As a physician, Susan went on a journey of exploration after her MS diagnosis to figure out how to implement healthy lifestyle habits in her treatment and management approach. After a lot of research, she found a new lifestyle routine that worked for her. As the founder of TRUE Medicine MS wellness program, she continues to educate people with MS on how lifestyle changes can help them manage their MS symptoms and boost their health.
Hi, I’m Susan Payrovi, and I’m a physician and patient living with MS. And I got diagnosed shortly after the birth of my first child about 12 years ago. I was working as an anesthesiologist. I loved what I was doing, but I was working 100 hours a week and doing work that was very stressful. And so, eventually, after four neurologists, I got diagnosed with MS, and that immediately ended my career as an anesthesiologist because I had a weak left arm and I could no longer practice safely.
So that led me on a journey of exploring what else I could be doing to improve my health. I realized that as a physician, I actually didn’t know anything about how to increase health. Like what should I be eating? Should I be sleeping more? What else should I be focusing on in addition to the recommendations of my neurologist? So I went and studied integrative medicine, functional medicine, mind-body medicine, acupuncture, and a few other things along the way.
And what I’ve come away with is that there are so many things we can do to boost our health at the cellular level, which is something that no medication or supplement can do. And as I learned all of these tips and tricks and how the body works at a biochemical level, I started implementing what I learned into my own routines and I continued to make progress in this left arm.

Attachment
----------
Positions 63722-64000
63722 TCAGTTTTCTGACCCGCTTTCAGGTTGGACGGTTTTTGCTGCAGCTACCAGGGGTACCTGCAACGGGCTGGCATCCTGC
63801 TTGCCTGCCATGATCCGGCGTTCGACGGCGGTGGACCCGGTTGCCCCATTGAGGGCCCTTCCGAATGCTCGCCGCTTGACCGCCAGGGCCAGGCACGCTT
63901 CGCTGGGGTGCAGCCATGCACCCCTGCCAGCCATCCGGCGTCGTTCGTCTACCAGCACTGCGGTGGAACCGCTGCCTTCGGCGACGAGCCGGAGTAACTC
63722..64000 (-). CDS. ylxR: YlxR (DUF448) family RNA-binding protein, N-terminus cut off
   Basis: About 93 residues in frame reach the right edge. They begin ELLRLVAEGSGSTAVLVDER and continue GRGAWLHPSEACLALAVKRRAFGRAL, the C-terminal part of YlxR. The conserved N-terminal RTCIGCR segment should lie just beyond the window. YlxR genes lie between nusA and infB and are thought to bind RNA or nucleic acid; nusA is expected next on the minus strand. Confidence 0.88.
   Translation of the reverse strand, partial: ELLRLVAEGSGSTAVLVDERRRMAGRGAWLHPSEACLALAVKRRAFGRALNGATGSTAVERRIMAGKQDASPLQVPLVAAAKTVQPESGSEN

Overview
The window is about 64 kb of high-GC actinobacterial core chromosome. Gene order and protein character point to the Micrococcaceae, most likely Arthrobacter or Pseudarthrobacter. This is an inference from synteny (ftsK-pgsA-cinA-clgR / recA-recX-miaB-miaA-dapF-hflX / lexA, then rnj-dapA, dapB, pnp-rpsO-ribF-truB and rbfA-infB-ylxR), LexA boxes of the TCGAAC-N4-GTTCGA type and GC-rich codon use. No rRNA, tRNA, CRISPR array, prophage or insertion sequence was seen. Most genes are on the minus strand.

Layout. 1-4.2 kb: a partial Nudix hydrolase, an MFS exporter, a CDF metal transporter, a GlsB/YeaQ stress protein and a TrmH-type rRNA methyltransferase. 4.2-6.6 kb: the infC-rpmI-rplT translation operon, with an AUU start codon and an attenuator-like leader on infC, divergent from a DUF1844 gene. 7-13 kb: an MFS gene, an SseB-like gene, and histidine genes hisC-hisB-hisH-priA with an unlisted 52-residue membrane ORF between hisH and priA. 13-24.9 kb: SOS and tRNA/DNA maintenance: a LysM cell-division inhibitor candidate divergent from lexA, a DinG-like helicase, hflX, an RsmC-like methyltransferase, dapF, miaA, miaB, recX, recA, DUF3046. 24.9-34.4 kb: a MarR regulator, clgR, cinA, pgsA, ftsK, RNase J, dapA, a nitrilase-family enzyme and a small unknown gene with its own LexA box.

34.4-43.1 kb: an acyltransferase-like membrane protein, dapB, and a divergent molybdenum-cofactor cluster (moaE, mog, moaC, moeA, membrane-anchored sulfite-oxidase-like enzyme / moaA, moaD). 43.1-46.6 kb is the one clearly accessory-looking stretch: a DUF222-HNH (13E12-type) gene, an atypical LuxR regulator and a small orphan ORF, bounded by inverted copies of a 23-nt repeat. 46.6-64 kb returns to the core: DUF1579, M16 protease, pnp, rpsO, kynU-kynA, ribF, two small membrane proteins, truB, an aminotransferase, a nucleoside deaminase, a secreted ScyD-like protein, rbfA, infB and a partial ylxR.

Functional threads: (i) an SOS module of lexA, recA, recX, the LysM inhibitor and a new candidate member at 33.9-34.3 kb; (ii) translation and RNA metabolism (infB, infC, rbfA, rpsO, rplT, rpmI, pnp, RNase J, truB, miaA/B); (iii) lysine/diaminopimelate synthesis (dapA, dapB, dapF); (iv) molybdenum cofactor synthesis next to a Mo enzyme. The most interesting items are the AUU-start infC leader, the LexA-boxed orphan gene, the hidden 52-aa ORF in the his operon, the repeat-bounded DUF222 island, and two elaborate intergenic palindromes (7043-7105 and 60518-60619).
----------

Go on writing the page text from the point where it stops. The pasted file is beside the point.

And seven, eight years later, I was actually finally brave enough to go out for a jog without fear of my left arm hanging at my side like a heavy lead weight. And I did fine. And it was something I was told that would probably not recover if it didn’t recover in the first year or two.
So I implemented lifestyle as an additional approach to what my neurologist had recommended. And for me, it worked. And I have been in the best health of my life. And what I can tell you as a physician who takes care of many patients with chronic diseases, including autoimmunity and MS, is that medications are an important aspect of MS care.
But it’s not the only thing out there. We need to be adding on other lifestyle habits like sleeping better, eating better, resting more, managing stress, avoiding toxins. These things all provide a good clean cellular environment so that our medications can do the things they are designed to do.
And additionally, what I would say to someone newly diagnosed is that yes, it feels like doom and gloom, when you first get diagnosed. And I certainly went through it, too, even as a physician. And knowing what I knew, it did still feel like my life had turned upside down. And I did have to go through the grief of my old self and giving up a career that I had trained many years for.
But, after the initial sadness lifted, I was actually able to feel very empowered to take charge of my health, to advocate for others, to work with the MS community, and to find a new way of living with this diagnosis and really just finding my new normal. And what actually helped accelerate that was to tap into a community of other people who were on the same journey.
So, if that story resonates with you, I would say, work closely with your neurologist, add on lifestyle therapies, and get in a community that is going to support you and help propel you further, faster.
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